SoloGig v1.0 for Windows And Win 8.1 Tablets (not WinRT) - CodeProject

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Introduction

I would like to begin this article by saying that my father encouraged me to help other people. So, dad, in my own humble way, in honor of the start of Spring 2015 and what would've been your 88th birthday, this is for you! You have taught me well, may you rest in peace!

The article is a quick introduction to using SoloGig and how it came to exist. Source code with Visual Studio 2013 solution is available from the download link above.

I had spent many hours searching for a "simple media playback tool with lyrics" type of program for any mobile device. While I had certainly found a few that were acceptable none of the acceptable lot were free or behaved in the manner I so desired for "live" use. So, I decided to write my own and give the program away instead of continuing my search online.

My hope is that those who use the application find it useful in "live playing" situations as I have. Those who like to tinker with code can certainly do so. Feel free to either add or suggest more features if necessary. I would like to state that I am by no means an NAudio expert or even C# guru so there may be better ways of dealing with end-of-media events, custom controls, etc. For this application however, to allow the custom list box control to be able to highlight the selected item as well as the currently playing item, I had to "bandage" a "creative" event triggering system together. In other words, the code may be ugly by professional standards!

Background

SoloGig is a small Windows program that I wrote to solve the issue of keeping all related files for playing smaller "solo" type gigs (a la coffee houses, bar duets, backyard parties, etc.) in one conveniently accessible user interface. Given the recent price reductions in tablets capable of running a full version of Windows 8.1, my goal was to write my first "mobile" application such that I can bring SoloGig with me and not require a separate backing track playback system or printed lead sheets and / or lyrics in a folder, etc.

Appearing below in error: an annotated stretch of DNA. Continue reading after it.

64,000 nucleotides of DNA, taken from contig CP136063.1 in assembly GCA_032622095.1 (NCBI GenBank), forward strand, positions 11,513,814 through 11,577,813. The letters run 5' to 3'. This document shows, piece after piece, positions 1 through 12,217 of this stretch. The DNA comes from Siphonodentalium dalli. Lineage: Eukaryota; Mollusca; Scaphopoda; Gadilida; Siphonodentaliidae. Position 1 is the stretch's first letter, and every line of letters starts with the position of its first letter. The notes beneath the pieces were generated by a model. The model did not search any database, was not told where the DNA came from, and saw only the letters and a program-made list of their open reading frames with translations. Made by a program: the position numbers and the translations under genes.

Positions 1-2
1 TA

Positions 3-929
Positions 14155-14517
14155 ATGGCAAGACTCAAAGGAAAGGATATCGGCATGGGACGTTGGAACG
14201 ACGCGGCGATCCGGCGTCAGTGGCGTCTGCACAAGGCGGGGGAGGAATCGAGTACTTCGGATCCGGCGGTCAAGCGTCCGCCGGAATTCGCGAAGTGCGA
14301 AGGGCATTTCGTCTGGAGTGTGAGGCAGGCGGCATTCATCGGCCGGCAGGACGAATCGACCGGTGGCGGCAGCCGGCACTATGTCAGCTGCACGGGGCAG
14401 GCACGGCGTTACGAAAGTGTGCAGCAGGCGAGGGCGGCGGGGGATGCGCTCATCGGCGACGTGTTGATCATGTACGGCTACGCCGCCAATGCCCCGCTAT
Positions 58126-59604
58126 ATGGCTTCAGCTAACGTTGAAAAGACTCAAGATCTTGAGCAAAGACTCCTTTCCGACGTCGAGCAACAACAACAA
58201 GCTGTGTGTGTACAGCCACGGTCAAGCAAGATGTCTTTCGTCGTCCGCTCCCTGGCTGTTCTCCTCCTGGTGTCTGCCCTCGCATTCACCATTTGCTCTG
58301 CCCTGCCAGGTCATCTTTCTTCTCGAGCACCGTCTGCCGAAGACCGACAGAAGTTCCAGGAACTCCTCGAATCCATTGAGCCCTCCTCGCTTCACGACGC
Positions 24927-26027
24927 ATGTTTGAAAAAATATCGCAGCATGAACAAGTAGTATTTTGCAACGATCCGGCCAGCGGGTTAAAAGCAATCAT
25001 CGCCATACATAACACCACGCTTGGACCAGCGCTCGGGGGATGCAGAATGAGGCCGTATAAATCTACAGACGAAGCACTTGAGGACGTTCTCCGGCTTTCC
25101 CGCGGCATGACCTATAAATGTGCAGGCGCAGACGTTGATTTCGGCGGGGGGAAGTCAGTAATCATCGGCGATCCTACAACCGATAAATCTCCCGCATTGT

I have tested the application on my Windows 7 x64 development server, a Dell Venue 8" tablet, and an Acer Aspire Switch 10" with excellent results. The tablets in question both run a full version of Windows 8.1. Tablets which use Windows RT will not run this application.

What began as a trivial exercise in C# quickly led me discovering the inadequacies of certain built-in .NET controls. Rather than go on some length diatribe about owner-drawn versus compound controls I will leave it up to the reader to decide whether they simply want to use the program or what features of it they wish to explore if, like me, you consider "playing" with Visual Studio a relaxing endeavor. Nothing too fancy here. A custom round button with three paint modes, a drag and drop list box with custom painting, and a custom slider control for media volume and media playback position. Even though the application is a "plain old WinForms" .NET application I didn't want it to look like one, at least, not the main interface.

While I love .NET it is lacking in decent support for "useful" media techonologies including different formats of compressed audio playback, near realtime (low latency) audio devices, MIDI, etc. etc. Enter NAudio. The NAudio  libraries (links below) solve every problem I faced for this application. Given that NAudio is excellent and free I would like the personally thank Mark Heath for all of his efforts.

Using the Application

Please refer to the screenshot at the top of this article for the following description or simply run the application on your desktop.

SoloGig is designed to be intuitive and touch-screen friendly. You begin by adding media files to a set list by clicking on the round (+) button. Clicking on this add item button opens the following dialog.

Provide a song title, then just browse for the files you wish to use for the current song.

If you would like to remove an entry from the set list, just click on the item in the listview to highlight it, then click the (-) button.

NOTE: You can rearrange the set list order via drag and drop although it can become difficult on touchscreens when the set list becomes quite long.

Once you have several media files collected into a set list, you may want to save the set list for future use. You do this by clicking on the "old floppy disk" icon with the red arrows pointing towards the disk. Provide a filename and click Save. This icon is greyed-out in the screenshot because there is a song playing. You are not allowed to modify or save the setlist, or change the audio device configuration while a media item is playing.

Loading a saved set list is done via the other floppy disk button (with the green arrows pointing away from the disk, also greyed-out in the screenshot).

The button directly below the add item button is for configuration. This allows you to select an audio device for playback. BE WARNED! I have seen several issues using various ASIO devices!

Don't wait until the night of a gig to test if your ASIO device works correctly! Some devices may cause a crash. Some devices have issues being reset (per the existing codebase). The next version of this application will address as many flaws as possible. My best advice to you is to do a trial run of your entire set list before "going live".